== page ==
Five Years After Massacre, Virginia Tech Campus Pays Tribute to Victims

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Matt Gentry / The Roanoke Times / AP

Paige Eckerd, right, and Kristy McCain, center, look skyward at released balloons at the start of a Run in Remembrance on the Virginia Tech campus in Blacksburg, Va. on April 14, 2012.

Monday marks the five-year anniversary of the 2007 Virginia Tech shooting that left 32 victims and the gunman dead. This year is the first time the school will not suspend classes in remembrance of the deadliest mass shooting in modern U.S. history.

Provost Mark McNamee told the Associated Press that the return to classes reflects the lives of those killed. “Their passion for education, their desire to do good in the world, their commitment to their disciplines come through so strongly that we felt being in classes was one special way of remembering them onward,” McNamee said.

Survivors and parents of students killed were afraid the memory of the massacre would fade over time, and so chose symbolic ways of remembering the tragedy.

(PHOTOS: Outpouring of Grief at Virginia Tech)

At midnight, a few hundred students gathered around a ceremonial candle for a silent vigil. The candle will burn throughout the entire day Monday, and will be extinguished at 11:59 p.m. Virginia Gov. Bob McDonnell is scheduled to address another candlelight vigil on campus, after previously issuing a proclamation identifying April 16 as Virginia Tech Remembrance Day.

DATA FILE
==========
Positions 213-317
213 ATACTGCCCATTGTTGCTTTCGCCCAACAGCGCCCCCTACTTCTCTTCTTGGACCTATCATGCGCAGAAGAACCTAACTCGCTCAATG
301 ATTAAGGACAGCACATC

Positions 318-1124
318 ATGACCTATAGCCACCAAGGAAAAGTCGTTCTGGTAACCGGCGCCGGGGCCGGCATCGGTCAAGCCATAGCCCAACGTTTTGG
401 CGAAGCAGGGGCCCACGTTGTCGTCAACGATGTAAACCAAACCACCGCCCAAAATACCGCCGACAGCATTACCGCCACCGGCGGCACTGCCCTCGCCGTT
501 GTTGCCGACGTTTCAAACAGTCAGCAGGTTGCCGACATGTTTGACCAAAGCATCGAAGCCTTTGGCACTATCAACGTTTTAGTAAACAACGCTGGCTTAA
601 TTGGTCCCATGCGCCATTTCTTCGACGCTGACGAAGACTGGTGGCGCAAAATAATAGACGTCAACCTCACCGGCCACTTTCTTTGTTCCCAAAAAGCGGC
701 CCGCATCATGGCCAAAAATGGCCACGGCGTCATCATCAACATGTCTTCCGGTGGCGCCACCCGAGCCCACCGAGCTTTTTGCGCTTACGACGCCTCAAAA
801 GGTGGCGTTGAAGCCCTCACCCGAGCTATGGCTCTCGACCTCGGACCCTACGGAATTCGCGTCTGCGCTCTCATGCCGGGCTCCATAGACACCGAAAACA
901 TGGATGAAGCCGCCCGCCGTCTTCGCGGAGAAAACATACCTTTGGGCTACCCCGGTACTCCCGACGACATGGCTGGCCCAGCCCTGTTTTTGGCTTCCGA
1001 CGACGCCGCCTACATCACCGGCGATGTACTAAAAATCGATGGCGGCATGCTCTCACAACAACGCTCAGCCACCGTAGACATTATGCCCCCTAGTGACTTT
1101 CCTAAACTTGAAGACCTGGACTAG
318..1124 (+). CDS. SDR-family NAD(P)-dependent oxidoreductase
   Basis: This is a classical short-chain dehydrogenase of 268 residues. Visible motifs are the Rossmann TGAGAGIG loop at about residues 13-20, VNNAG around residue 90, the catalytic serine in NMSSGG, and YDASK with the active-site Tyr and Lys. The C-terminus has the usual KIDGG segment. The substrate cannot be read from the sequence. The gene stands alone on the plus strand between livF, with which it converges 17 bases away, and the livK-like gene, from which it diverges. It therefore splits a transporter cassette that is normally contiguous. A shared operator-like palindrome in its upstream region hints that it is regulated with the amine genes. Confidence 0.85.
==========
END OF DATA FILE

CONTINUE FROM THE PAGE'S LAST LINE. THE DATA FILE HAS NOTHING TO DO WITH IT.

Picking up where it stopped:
The proclamation states that the day honors the 32 lives that were “hastily taken, leaving absences that will never be filled and a profound sense of sorrow in the lives of those impacted.”

An open house is scheduled at Norris Hall, the location where Cho killed himself. The building is now home to the Center for Peace Studies and Violence Prevention. Director James Hawdon told the AP that the center was established after the 2009 killings at Norris Hall “to transform a place of pain, suffering and violence that can prevent future violence.” It promotes student volunteerism and nonviolent communication techniques.

In Washington, Virginia Tech survivor Colin Goddard and other gun control advocates will be lobbying Congress for two days starting Monday. Goddard’s documentary, Living for 32, will be screened on colleges campuses across the country.

The day will end with the Virginia Tech Corps of Cadets standing guard for 32 minutes prior to the 11:59 p.m. extinguishing of the candle.

PHOTOS: Blacksburg in Black and White